2. Krulwich R. Bacteria outnumber cells in human body. National Public Radio: Science news. July 1, 2006. Available at: php?storyId=5527426. Accessed April 12, 2010.
  3. McKenna M. Superbug: The Fatal Menace of MRSA. New York, NY: Free Press; 2010.
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  9. Blum K. New study shines light on vancomycin toxicity. Infectious Disease Special Edition: web exclusive. December 11, 2009.
  10. Buckle J. Clinical Aromatherapy: Essential Oils in Practice. 2nd ed. Kidlington, Oxford: Churchill Livingstone; 2003.
  11. Lawless J. The Encyclopedia of Essential Oils: The Complete Guide to the Use of Aromatics in Aromatherapy, Herbalism, Health & Well-Being. Shaftesbury, Dorset: Element Books Limited; 1992.
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  15. Doran AL, Morden WE, Dunn K, Edwards-Jones V. Vapour–phase activities of essential oils against antibiotic sensitive and resistant bacteria including MRSA. Lett Appl Microbiol. 2009;48:387–392.
  16. Scientists reduce MRSA by 90% [press release]. Manchester, England: Manchester Metropolitan University. Available at: events/news/news_view.asp?news_id=586&newso=yes. Accessed April 21, 2010.
  17. Oliff H. Clinical Trial Finds Tea Tree Preparation Effective in Treating MRSA. HerbClip. January 31, 2005. (No. 100448-273). Austin, TX: American Botanical Council. Review of a randomized, controlled trial of tea tree topical preparations versus a standard topical regimen for the clearance of MRSA colonization by Dryden M, Dailly S, Crouch M. J Hosp Infect. 2004;56:283-286.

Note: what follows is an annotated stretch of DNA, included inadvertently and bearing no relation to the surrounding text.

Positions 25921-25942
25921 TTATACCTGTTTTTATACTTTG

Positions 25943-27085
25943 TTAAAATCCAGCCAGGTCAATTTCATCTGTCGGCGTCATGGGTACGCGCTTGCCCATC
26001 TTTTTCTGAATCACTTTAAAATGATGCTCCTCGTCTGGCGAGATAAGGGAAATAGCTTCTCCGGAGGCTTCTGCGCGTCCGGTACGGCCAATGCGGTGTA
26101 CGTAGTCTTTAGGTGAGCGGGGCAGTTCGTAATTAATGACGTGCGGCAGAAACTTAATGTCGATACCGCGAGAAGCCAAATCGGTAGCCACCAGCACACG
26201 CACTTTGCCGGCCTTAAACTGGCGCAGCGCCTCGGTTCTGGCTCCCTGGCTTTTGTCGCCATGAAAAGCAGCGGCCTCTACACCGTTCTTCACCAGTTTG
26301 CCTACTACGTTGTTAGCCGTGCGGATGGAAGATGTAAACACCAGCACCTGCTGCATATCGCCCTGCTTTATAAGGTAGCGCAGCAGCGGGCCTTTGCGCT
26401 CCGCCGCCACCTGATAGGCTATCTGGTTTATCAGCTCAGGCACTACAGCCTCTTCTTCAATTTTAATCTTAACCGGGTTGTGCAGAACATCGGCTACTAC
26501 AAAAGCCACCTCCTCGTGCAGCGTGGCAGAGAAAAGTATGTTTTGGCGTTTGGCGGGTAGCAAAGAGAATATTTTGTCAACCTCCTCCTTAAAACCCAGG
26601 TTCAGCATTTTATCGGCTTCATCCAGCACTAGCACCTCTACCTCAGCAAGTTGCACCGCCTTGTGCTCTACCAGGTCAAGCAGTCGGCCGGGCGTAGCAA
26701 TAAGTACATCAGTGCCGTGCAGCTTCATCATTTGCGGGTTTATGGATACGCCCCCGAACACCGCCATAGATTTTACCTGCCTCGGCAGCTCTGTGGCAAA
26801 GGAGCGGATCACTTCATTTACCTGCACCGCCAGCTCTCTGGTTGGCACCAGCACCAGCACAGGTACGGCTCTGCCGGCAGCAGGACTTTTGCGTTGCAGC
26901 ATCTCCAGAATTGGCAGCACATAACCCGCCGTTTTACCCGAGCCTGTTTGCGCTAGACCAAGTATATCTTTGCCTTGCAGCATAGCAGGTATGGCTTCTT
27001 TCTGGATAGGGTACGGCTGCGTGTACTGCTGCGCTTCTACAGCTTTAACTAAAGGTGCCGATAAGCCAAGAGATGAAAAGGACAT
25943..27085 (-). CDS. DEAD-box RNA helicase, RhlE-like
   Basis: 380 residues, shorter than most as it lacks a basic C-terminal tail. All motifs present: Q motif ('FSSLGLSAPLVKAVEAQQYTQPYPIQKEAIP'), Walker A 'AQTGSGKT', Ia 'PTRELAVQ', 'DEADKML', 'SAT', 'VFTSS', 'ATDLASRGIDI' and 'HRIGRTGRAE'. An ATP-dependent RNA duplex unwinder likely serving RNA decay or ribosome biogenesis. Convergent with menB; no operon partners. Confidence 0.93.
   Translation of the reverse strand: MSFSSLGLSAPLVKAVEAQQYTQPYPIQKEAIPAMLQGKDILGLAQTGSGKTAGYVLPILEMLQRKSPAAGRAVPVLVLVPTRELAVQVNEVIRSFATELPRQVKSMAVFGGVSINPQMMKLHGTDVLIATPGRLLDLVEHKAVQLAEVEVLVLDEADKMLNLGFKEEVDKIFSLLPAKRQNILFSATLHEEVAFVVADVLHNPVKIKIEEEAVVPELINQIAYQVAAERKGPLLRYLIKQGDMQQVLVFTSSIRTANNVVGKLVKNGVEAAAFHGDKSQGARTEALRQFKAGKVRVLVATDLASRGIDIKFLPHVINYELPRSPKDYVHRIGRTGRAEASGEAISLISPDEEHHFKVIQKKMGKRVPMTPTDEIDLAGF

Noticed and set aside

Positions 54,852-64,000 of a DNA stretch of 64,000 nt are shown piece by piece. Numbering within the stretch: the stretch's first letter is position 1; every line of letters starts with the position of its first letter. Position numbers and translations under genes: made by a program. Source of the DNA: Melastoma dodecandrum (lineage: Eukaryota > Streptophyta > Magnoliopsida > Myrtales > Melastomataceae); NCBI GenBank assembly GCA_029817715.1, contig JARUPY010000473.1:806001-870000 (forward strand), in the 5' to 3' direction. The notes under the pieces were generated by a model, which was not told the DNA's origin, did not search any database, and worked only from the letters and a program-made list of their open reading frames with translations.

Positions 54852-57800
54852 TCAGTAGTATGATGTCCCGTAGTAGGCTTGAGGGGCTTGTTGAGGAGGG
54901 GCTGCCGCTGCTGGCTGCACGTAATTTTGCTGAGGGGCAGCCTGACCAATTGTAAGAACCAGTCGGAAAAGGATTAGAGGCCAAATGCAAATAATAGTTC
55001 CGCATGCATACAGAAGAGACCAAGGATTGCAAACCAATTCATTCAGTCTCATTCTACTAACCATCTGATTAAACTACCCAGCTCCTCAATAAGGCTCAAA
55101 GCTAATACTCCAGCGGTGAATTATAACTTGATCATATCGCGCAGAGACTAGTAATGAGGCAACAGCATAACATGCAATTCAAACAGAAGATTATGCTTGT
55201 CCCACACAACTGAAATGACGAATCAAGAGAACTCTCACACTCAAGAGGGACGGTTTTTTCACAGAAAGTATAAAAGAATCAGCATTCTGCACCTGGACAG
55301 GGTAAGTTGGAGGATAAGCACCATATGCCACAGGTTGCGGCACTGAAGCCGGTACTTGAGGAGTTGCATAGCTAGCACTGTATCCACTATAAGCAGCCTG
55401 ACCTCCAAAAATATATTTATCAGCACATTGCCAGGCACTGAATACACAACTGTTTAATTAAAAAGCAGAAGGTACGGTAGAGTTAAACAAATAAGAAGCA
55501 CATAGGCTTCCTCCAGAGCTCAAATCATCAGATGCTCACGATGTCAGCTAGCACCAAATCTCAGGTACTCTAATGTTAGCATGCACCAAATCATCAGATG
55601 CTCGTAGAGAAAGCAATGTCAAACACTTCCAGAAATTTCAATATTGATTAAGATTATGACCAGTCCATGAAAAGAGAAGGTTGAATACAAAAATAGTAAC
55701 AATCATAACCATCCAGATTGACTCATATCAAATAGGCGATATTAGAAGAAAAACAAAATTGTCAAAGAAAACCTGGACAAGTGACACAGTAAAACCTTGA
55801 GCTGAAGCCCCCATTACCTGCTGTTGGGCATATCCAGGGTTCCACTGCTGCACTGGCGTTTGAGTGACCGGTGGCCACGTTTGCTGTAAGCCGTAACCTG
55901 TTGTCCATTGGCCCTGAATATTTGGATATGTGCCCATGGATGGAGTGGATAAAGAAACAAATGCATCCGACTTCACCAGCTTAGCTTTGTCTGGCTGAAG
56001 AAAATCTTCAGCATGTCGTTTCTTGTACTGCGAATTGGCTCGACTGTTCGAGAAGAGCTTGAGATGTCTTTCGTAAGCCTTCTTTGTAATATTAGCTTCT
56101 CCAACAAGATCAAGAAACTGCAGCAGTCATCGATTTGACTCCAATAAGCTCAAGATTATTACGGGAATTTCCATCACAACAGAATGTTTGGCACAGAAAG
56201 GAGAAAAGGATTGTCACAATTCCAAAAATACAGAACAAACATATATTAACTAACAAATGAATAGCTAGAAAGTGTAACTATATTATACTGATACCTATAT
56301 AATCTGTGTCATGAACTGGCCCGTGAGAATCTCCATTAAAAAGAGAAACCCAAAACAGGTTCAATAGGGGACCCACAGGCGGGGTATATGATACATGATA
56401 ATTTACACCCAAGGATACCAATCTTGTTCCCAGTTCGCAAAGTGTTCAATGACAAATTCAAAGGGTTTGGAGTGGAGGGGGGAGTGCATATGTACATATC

18. Carson CF, Hammer KA, Riley TV. Melaleuca alternifolia (tea tree) oil: a review of antimicrobial and other medicinal properties. Clin Microbiol Rev. 2006;19(1):50-62.
  19. Sherry E, Boeck H, Warnke PH. Percutaneous treatment of chronic MRSA osteomyelitis with a novel plant-derived antiseptic. BMC Surg. 2001;1(1).
  20. Sherry E, Boeck H, Warnke PH. The end of MRSA: Polytoxinol™ a new antibacterial agent. J Bone Joint Surg. 2001;84-B(SUPP_III):233.
  21. Gilliland I. Use of essential oils to treat Methicillin-resistant Staphylococcus aureus in end of life: a case study. Am J Hosp Palliat Care. 2009;11(5):253-254.
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Sidebar: Essential Oils and Food-Borne Bacteria

In the ongoing worldwide effort to prevent, control, and treat drug resistance, experts have called for a decrease in the massive amount of antibiotics used in agriculture, widely thought to contribute to drug resistance among humans. Essential oils are being used and researched within this area and the results suggest that they could replace some of the antibiotics used in food production.